But WAIT! This is the internet, and like the Meta-verse we all hate but still inhabit, we can be reborn with a different label even though we are the exact same thing! Since we no longer need to use our empty popcorn buckets as potential puke receptacles, we will now put different categories in them.

Introducing:

FlicksIWatchedOnNetflix—as we all hesitantly try to slide back into movie theaters, we continue to watch a lot of first run movies on TV. This category is very broad but does not include reviews of The Great British Baking Show, even thought that is what I mostly watch on Netflix.

FlicksThatYouShouldPick—this label is reserved for my very favorite movies. Some reviews may fit into more than one category, such as a favorite that may have been seen on Netflix, or possibly have Richard Gere in it, or is maybe porn.

FlicksWithGuysNamedRick—a limited category, because there are not a lot of actors named Rick these days (see above).

FlicksThatHaveADick —could be a movie that is incredibly misogynistic; or is maybe porn.

FlicksIWantToLick—a sub-category that is totally random depending upon whether or not it has someone I find hot in it. This does not affect the quality of the film and is an editorial choice that may apply only to me. YMMV.

The Barf Bag Rating System has been put in storage, waiting for the day that Paul Greengrass decides to go back to his old habits. Let us hope the bags were washed out very well before they were put away.

The new ranking system will feature The Popcorn Kernels of Truth: One Kernel means you may as well watch The Great British Baking Show because this movie is not worth your time. Two Kernels indicates the film was moderately entertaining; Three Kernels means this movie was pretty great; and an actual piece of One Perfect Popped Corn means you should drop everything because this film will change your life.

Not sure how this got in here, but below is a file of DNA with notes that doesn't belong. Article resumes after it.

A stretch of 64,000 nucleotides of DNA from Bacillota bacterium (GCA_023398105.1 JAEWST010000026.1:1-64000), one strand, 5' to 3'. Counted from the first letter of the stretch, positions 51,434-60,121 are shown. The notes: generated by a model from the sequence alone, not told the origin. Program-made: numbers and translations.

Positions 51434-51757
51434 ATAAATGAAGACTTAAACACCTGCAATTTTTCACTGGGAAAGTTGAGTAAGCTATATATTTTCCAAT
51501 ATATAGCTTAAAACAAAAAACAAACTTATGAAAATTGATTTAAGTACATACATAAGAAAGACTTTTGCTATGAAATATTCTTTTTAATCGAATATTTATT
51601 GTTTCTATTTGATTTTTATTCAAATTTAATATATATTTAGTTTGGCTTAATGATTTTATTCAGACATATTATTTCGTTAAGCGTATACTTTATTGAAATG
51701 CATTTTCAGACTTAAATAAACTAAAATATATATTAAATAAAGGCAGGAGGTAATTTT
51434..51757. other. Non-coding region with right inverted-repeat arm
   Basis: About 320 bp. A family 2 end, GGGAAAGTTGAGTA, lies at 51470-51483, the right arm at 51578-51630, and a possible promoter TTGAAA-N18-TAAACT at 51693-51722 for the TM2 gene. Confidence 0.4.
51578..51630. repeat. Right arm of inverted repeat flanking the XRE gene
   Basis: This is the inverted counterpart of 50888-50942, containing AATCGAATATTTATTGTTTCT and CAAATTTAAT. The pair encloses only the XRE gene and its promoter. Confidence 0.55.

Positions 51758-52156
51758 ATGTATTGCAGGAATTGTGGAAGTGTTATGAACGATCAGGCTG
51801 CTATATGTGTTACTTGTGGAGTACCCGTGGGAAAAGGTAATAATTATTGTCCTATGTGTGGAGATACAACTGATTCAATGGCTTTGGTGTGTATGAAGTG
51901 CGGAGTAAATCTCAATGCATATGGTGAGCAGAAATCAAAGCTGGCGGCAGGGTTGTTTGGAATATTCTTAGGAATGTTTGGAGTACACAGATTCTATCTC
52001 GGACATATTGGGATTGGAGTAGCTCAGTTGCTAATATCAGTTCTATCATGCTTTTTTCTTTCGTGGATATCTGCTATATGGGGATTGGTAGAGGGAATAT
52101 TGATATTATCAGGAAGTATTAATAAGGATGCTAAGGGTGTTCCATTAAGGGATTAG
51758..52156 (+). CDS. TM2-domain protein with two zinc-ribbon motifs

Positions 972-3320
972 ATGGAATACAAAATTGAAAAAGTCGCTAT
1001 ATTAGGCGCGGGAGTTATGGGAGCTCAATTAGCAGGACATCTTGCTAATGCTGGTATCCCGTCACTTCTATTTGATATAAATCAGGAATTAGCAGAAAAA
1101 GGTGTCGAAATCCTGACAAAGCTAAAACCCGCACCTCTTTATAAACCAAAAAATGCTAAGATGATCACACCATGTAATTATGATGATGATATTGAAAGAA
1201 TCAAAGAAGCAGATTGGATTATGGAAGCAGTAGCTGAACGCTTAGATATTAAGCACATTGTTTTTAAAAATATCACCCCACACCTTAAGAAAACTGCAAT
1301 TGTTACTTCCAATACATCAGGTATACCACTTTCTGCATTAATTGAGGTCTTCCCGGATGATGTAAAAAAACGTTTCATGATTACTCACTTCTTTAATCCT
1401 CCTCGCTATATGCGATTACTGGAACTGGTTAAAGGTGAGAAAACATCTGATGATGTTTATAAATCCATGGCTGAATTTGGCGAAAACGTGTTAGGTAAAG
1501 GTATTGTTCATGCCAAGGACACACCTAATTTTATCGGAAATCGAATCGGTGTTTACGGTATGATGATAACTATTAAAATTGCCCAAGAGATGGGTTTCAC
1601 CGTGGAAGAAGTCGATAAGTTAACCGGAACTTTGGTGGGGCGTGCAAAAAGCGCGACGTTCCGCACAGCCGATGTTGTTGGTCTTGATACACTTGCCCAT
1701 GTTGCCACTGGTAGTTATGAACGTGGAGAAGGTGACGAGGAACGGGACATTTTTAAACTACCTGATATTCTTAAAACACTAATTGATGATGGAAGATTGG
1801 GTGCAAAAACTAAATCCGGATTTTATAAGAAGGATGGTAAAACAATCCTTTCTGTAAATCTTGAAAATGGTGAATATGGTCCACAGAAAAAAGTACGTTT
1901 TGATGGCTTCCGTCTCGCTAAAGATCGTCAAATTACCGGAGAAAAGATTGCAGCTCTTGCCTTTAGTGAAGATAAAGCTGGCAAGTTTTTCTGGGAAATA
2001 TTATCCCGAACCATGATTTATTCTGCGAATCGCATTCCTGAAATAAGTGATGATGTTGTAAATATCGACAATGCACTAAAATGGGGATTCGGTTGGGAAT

Coming up: tick, tick . . . BOOM! This shown-in-theaters-but-also-streaming film fits into THREE categories. Can you guess which ones?

The Boys

Flicksthatmakemesick hasn’t had a lot of material to write about in the past few years. The whole hand-held camera technique that was responsible for much of the motion-sickness issues of a certain percentage of the audience (granted, a small percentage but we were out there, holding our sticky hands up to be counted) has been replaced by cinematographers with steadier grips and directors with more original vision. But the lack of a trembling lens is no longer really the problem—at this point I’d watch something by Paul Greengrass just to actually be able to go to a theater to see a movie. (For those of you who may need a refresher, Paul Greengrass is the Dark Prince of Shaky Cams, the director of the film that started it all—The Bourne Supremacy. The man has the shakes that one would find in the hands of a drunk coming off a two-week bender combo of Jagermeister and Malort.)